Chapter 1 Introduction to American Law 35 results (showing 5 best matches)
- Some contemporary historians have described the twentieth century as the “American” century. A recent case argued in the Supreme Court case, involved copyright. Jack Valenti, the president of the Motion Picture Association, was quoted in the press as touting the contribution that the celluloid industry has made both to the American Gross Domestic Product and to the otherwise dreadful balance of payments situation of the United States. Yet another American export has been even more important. And it is neither McDonald’s or Coca–Cola; it is the American legal system, or to be more precise American legal ideas, American jurisprudence, the American approach to law. Like it or not, intended or otherwise, American law casts a giant shadow over international commercial affairs. That is not to say that it has no competitors, or that other legal orders have capitulated to this jurisprudential imperialism. After all other countries make movies, junk food and soft drinks: they do not seem to...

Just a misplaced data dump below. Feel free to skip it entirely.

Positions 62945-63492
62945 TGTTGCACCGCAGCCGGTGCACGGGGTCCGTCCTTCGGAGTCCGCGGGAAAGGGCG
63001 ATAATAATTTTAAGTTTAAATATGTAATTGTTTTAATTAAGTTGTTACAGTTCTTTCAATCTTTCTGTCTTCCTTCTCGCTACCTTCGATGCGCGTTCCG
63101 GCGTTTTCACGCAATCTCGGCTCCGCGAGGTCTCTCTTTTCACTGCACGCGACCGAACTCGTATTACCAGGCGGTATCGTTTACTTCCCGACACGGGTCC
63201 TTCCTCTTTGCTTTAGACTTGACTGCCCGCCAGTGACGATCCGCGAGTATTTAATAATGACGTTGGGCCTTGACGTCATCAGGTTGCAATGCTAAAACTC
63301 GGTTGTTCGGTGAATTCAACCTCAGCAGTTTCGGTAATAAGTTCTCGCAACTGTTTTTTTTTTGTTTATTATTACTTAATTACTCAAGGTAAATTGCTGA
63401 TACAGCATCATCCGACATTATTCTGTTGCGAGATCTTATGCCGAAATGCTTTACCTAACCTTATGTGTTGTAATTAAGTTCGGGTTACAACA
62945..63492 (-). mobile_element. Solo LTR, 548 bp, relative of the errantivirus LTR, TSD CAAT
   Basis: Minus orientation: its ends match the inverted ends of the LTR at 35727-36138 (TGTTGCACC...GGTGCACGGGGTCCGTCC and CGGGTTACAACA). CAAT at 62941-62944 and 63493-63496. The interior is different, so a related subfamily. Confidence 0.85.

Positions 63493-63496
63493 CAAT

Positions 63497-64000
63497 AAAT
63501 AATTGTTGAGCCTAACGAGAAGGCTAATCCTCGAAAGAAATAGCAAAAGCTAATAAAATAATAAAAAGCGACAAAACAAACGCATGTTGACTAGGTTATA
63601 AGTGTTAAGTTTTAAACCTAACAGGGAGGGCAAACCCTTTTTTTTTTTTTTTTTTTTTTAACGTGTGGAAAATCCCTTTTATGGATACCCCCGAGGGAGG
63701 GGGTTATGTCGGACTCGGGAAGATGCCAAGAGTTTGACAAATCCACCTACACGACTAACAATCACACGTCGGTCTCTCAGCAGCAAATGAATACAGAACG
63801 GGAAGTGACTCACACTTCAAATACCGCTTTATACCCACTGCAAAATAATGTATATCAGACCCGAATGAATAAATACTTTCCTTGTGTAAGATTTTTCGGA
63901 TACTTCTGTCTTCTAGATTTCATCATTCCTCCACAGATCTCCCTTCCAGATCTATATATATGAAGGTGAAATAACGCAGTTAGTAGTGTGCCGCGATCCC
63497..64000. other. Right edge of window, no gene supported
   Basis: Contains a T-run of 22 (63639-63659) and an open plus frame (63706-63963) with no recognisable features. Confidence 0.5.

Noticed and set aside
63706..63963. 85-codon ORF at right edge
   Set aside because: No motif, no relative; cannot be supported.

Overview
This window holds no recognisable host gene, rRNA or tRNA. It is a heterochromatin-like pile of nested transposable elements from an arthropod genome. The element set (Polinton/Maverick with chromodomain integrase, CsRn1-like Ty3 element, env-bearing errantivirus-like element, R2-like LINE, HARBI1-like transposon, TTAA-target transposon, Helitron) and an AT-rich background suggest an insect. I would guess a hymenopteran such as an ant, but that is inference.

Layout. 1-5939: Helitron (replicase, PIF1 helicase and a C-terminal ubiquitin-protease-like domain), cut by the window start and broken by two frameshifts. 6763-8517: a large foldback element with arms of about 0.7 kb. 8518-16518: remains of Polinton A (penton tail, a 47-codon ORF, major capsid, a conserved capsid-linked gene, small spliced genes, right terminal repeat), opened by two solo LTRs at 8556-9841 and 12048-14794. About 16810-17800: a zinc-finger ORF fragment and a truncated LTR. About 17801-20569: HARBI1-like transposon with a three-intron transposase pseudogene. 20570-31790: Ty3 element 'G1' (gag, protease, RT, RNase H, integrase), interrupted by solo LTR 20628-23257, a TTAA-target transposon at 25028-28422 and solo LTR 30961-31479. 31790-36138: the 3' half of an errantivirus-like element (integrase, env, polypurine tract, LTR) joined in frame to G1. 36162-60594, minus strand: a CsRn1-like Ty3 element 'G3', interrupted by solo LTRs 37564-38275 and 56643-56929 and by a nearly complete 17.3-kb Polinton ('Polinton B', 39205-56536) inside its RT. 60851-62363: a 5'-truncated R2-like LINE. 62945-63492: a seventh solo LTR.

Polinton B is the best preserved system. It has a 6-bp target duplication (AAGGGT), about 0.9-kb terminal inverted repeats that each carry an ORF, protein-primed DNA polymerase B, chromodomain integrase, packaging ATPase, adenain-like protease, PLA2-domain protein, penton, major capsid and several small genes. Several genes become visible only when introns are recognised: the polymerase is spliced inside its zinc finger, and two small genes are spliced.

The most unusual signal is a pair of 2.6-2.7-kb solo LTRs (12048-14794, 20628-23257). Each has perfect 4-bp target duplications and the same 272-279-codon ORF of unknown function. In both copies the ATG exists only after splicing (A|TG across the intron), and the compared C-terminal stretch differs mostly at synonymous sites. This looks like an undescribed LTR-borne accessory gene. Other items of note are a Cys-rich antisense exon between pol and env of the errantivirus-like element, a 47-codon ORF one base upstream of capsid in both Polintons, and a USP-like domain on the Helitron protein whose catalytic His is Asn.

- This volume does not aim to be a compendium of laws. Rather it proposes to introduce its reader to the foundations of American jurisprudence; how the American system of law approaches the making of legal rules, and how it engages in both dispute prevention and resolution. It strives to reveal American law’s subtext, the shared understanding about the law that American lawyers have digested. Upon assimilating this background, lawyers in America can find, understand, use, and argue law. The latter lesson is well-learned, because above all law in American society is rarely fixed, and law is usually in the process of argumentation. Once the code is cracked, the rudiments of American law understood, the determination of individual principles can be discerned quite easily, and a foreign lawyer can be invited into the dialogue.